There are many things producers can do to improve production efficiency, but there are no silver bullet solutions when it comes to lowering machinery costs. Here are five tips to consider when estimating machine costs and evaluating alternatives to improve your cost per acre or per ton.

1. Know your costs
Knowing your actual costs is the first step of the decision-making process. Calculating your actual costs for different operations can seem like a lot of work, but with the help of University of Idaho’s machine cost calculator, the process becomes much easier.

Within a few minutes you can know your operating and ownership costs per acre and per hour for almost any field operation (planting, swathing, baling, hauling, etc.). The machine cost calculator can be downloaded at www.uidaho.edu/cals/idaho-agbiz from the Idaho AgBiz website.

2. Compare custom rates
If your machinery costs are greater than custom rates, you may be more profitable selling that piece of equipment and hiring a custom operator. Or you may consider doing some custom work yourself.

This can be a good way to bring in additional income and pass on some of your ownership costs to your customer. The University of Idaho and several other land grant universities publish a custom rates guide where you can compare your costs to typical custom rates.

3. Monitor repair costs
Breakdowns are often more expensive than just the repair bill. Downtime can erode profits in the form of late harvests and lower-quality forage. Repair costs can really add up. We all know from experience, the more equipment is used the more it’s going to break down.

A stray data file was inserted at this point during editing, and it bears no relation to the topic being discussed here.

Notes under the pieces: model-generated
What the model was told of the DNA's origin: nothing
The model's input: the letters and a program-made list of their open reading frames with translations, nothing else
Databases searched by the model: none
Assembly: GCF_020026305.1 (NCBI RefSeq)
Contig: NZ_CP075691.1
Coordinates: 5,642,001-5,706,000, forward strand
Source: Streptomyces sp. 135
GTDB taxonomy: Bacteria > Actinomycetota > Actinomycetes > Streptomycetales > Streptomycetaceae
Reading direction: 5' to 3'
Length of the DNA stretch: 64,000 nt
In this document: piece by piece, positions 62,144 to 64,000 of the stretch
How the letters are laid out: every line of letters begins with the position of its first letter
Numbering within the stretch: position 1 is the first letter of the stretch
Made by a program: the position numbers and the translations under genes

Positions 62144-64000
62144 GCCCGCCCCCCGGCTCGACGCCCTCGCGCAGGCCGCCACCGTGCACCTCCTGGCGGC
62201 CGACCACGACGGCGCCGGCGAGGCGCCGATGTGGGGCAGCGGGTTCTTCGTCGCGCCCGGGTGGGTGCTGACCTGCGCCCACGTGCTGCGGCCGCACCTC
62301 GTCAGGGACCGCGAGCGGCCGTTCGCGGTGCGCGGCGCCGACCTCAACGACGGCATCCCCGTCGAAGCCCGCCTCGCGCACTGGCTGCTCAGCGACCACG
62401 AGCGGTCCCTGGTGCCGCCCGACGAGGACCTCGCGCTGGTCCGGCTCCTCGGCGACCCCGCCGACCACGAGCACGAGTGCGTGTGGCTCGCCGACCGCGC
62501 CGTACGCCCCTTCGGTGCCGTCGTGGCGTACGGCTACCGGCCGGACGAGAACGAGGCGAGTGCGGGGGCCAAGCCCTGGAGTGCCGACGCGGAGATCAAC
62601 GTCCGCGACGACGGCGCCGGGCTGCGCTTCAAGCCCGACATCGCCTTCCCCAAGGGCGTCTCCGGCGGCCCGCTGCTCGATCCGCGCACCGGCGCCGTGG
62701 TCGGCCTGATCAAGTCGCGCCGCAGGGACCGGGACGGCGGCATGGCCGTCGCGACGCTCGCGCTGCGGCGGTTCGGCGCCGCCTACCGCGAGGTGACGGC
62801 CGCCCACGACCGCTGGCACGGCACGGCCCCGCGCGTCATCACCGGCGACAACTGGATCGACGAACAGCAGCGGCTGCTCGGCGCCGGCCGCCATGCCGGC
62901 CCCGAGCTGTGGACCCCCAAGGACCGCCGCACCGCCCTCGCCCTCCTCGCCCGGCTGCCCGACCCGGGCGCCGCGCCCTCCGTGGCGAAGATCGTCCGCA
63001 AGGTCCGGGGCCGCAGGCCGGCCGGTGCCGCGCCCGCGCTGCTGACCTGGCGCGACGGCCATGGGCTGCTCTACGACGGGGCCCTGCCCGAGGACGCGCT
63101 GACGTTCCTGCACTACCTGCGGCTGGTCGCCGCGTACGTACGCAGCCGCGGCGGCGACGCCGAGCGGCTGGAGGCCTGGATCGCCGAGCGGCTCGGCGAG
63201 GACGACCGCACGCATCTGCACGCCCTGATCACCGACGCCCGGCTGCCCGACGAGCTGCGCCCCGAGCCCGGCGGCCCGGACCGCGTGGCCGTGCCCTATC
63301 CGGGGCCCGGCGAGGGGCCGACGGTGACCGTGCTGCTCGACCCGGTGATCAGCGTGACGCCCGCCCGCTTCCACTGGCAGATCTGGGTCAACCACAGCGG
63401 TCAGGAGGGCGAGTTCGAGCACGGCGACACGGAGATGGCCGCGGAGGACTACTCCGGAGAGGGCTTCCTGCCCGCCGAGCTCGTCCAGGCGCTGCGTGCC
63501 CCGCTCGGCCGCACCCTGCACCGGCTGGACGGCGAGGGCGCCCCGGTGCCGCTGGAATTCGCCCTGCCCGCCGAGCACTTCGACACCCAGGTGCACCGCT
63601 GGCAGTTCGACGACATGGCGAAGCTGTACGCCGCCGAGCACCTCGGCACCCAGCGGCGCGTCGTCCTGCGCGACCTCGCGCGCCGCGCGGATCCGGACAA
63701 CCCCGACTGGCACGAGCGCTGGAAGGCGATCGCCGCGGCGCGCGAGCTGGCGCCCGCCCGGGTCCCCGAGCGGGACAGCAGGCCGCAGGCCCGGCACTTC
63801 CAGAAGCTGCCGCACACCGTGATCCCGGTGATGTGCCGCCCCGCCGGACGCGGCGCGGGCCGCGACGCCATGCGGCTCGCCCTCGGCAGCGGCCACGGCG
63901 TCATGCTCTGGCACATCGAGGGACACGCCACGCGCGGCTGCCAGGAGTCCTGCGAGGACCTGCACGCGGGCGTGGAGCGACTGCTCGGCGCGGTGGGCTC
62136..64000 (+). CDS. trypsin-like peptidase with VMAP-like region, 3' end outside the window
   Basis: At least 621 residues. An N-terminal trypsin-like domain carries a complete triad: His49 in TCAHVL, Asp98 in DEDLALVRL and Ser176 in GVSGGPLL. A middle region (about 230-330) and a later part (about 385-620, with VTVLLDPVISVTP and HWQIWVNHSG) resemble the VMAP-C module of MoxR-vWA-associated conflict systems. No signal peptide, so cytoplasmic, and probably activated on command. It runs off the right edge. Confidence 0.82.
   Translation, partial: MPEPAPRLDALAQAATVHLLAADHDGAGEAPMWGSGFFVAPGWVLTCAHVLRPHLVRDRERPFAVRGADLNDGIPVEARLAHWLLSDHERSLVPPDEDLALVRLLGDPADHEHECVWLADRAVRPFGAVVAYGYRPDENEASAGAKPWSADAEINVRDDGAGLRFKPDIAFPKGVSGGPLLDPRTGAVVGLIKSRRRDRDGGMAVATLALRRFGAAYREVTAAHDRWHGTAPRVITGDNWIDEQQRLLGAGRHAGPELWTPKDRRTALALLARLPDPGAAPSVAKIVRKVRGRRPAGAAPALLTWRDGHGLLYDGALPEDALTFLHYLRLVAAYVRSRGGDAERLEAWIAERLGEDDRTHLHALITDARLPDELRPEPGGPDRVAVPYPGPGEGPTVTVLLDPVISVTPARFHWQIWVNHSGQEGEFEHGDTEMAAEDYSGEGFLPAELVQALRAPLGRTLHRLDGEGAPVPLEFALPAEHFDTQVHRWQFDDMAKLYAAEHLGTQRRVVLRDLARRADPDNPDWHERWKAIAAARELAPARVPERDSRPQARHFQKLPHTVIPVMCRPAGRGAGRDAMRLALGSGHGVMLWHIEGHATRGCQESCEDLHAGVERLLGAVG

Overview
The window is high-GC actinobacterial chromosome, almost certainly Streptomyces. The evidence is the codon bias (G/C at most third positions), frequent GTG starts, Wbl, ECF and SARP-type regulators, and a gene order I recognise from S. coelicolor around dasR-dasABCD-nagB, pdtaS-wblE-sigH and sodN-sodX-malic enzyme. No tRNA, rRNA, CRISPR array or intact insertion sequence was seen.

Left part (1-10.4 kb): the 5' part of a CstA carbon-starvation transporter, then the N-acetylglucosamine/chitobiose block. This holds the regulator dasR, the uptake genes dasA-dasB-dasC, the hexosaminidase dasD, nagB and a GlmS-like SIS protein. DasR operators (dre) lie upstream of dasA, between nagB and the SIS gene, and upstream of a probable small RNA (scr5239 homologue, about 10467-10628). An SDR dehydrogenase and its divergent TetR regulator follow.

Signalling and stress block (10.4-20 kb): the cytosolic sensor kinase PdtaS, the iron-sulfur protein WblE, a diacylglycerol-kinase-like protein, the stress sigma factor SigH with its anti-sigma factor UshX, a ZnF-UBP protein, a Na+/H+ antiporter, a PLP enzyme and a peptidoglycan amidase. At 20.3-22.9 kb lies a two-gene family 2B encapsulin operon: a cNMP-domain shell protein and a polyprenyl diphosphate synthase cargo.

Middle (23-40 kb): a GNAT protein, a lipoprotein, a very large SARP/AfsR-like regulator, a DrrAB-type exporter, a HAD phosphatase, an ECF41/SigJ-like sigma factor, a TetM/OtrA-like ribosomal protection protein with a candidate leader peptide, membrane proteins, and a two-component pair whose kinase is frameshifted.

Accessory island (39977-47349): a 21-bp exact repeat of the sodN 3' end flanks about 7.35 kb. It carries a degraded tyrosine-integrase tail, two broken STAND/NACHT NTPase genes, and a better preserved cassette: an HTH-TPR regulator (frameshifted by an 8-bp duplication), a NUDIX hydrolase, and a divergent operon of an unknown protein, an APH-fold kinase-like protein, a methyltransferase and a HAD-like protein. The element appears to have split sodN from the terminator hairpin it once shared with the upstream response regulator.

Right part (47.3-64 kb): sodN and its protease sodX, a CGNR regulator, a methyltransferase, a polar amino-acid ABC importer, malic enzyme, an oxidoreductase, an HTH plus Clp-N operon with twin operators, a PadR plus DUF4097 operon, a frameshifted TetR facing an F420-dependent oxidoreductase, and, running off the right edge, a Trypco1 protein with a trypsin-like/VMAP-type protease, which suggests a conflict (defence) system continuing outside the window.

There is a point when it would be better to trade in worn equipment and invest in something new rather than continue to pay for expensive repairs and downtime.

4. Use equipment efficiently

Generally, you need to use tractors 500-plus hours annually and implements 200-plus hours annually in order to be efficient. The more you can harvest or the more acres you can cover, the better. If your equipment efficiency needs some improvement, consider hiring a custom operator rather than owning underused equipment. You may also consider doing some custom work for extra income and pass some of those fixed costs on to your neighbor.

Figures 1 and 2 are just a few examples of how per-hour costs decline and level off with more hours of use.

Cost per hour - 165 hp tractor

5. Consider renting or leasing
Renting equipment for short-term or less common operations can be a way to avoid ownership costs for equipment that is infrequently used. In a rental situation, the ownership costs are passed on to the farmer as a rental rate. The farmer pays a rental fee and operating expenses such as fuel, oil and routine maintenance. All of these costs are tax-deductible.

cost per hour - baler 4x4

Leasing equipment is usually a long-term contract of three to five years. The equipment dealer retains ownership and basically provides financing for equipment services to the farmer.

Many producers have found it profitable to rent or lease equipment rather than purchase it. This can be a complex decision but the University of Illinois has a handy tool to help you evaluate your options. The lease-versus-purchase calculator at http://farmdoc.illinois.edu/fasttools/ can be downloaded at the FAST Tools website.

Conclusion

Machinery and equipment costs can be a huge part of a farm operation’s annual budget. It’s important to know what your ownership and operating costs are on a per-acre and per-ton basis. Once you know what your costs are, you can evaluate alternatives to lower your costs. And who doesn’t want a little extra cash in the pocket?  end mark

Ben Eborn
  • Ben Eborn

  • Extension Ag Economist
  • University of Idaho
  • Email Ben Eborn